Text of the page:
QUEENS, NY — A new program at Queens Public Library aims to help formerly incarcerated people put their best foot forward as they reenter society with easy access to smartphones and job training.
The program, called the “Immediate Access: Technology Re-entry Program,” will provide 75 former inmates with data-equipped smartphones, online resources and job training for two years.
In a news release, the library said the program aims to benefit parolees who have been imprisoned for decades, possibly since before smartphones made their way into the mainstream.
Those released during the coronavirus pandemic, the library said, face an even more difficult transition with fewer job opportunities.
The program will be administered by QPL, which has a trained team dedicated to helping people who have been involved with the justice system. The team helps the community obtain library cards, learn job skills, understand technology, gain literacy and find jobs.
Queens Public Library President and CEO Dennis M. Walcott said the program is more important than ever as the coronavirus pandemic continues affecting jobless rates in New York City. The NYC department of labor estimated the city had a 14.1 percent unemployment rate in September, up from 3.7 percent a year prior.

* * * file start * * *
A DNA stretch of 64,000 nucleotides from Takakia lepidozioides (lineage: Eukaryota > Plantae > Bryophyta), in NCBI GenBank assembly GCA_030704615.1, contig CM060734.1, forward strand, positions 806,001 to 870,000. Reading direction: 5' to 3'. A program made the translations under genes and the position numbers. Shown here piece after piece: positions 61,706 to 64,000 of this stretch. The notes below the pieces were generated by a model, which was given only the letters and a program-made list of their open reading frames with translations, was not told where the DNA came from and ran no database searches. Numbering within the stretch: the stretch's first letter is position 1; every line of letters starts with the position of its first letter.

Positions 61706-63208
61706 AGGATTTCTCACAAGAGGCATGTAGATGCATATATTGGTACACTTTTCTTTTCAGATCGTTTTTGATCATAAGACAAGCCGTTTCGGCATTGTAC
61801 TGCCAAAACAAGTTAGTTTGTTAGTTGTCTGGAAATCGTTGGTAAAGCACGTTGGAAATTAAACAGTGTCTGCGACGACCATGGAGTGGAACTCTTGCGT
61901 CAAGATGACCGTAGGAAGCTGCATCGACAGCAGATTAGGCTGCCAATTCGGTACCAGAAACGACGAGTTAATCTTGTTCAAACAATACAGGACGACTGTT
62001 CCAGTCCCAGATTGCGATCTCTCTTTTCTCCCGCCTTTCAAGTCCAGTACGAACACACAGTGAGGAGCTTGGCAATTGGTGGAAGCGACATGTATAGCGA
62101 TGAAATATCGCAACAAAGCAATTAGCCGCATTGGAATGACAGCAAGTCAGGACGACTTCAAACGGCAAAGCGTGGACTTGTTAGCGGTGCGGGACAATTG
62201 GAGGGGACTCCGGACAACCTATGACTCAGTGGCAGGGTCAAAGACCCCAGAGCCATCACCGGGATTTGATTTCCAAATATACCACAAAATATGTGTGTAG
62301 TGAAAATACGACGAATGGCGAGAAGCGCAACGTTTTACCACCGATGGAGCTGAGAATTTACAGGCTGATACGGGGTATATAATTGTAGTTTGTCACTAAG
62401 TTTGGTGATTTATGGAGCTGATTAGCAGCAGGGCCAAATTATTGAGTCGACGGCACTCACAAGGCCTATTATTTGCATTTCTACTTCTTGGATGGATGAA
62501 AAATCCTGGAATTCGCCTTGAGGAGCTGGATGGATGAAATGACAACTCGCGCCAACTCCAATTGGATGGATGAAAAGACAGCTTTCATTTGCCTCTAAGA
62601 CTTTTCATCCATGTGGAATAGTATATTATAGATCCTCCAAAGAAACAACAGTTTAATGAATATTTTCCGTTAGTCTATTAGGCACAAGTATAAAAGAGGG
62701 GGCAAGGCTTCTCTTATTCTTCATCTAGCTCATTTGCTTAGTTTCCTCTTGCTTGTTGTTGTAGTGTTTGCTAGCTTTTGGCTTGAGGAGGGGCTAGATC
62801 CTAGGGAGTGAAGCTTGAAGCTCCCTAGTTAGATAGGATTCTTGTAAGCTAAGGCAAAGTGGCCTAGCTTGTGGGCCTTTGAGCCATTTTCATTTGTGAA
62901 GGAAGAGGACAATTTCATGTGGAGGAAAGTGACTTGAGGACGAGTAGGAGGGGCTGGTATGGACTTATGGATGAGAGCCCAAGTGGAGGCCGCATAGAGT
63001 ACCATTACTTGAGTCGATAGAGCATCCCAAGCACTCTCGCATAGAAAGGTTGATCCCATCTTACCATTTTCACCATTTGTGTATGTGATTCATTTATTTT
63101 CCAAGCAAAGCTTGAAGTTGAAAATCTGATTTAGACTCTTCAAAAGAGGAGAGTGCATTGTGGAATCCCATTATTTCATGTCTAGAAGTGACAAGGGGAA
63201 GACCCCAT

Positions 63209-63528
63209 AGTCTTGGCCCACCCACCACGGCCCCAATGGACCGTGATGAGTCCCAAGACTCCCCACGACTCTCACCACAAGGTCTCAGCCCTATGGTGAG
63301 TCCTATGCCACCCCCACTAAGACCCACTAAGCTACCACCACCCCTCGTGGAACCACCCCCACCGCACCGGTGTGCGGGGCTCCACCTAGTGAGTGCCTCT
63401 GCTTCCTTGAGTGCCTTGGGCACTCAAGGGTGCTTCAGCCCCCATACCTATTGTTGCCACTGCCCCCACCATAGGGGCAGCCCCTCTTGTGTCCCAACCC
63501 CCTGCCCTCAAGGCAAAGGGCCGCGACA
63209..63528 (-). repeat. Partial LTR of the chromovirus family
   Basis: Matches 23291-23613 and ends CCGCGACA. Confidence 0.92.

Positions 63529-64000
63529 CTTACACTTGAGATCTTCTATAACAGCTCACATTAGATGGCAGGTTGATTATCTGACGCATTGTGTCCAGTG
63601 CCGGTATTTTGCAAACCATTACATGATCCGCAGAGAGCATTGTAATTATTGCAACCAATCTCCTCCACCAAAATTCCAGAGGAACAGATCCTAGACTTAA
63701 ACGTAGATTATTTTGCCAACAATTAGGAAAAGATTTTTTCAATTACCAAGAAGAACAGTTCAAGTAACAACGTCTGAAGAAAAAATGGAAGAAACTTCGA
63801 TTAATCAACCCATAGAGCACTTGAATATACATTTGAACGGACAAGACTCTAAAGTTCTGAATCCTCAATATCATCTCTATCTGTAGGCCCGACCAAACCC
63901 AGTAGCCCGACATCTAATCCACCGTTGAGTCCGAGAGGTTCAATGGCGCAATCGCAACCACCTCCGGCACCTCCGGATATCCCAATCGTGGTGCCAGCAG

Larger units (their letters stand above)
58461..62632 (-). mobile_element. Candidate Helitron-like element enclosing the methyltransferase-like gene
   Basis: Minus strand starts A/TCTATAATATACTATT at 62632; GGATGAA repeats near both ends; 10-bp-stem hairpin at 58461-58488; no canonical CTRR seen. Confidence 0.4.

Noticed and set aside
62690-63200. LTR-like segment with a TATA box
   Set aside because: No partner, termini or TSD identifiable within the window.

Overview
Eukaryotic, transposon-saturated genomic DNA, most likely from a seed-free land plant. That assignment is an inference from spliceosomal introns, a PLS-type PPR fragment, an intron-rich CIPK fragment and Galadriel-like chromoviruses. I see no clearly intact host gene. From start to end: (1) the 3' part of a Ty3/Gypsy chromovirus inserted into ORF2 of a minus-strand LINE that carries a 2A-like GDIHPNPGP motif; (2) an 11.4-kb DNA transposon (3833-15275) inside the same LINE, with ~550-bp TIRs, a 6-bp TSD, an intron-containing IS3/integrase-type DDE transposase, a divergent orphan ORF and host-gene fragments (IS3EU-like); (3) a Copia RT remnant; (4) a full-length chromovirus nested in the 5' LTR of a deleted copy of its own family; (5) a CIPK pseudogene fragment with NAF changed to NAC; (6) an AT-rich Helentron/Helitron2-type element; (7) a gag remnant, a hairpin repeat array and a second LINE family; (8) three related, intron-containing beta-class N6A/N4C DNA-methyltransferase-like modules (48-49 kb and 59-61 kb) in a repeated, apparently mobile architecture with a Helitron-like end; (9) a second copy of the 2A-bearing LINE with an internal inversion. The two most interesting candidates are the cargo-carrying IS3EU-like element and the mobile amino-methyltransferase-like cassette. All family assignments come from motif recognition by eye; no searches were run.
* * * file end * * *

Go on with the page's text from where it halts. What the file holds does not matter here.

“The COVID-19 pandemic has made the transition from life inside a correctional facility to life on the outside especially challenging,” Walcott said in a statement.
The program was created as a joint initiative with Queens Defenders, which offers free legal representation to Queens County residents.
Lori Zeno, executive director of Queens Defenders said the program will give residents the tools to avoid future involvement with the justice system.
“This technology-focused initiative will help individuals re-establish themselves in the community as they aspire to lead productive lives free of further justice-system involvement,” Zeno said in a statement. “We look forward to sharing lessons learned so more individuals re-entering society from incarceration can benefit from the supports and access to technology offered through this program.”
The program is funded by a $330,000 federal grant offered to museums and libraries through the Coronavirus Aid, Relief, and Economic Security Act.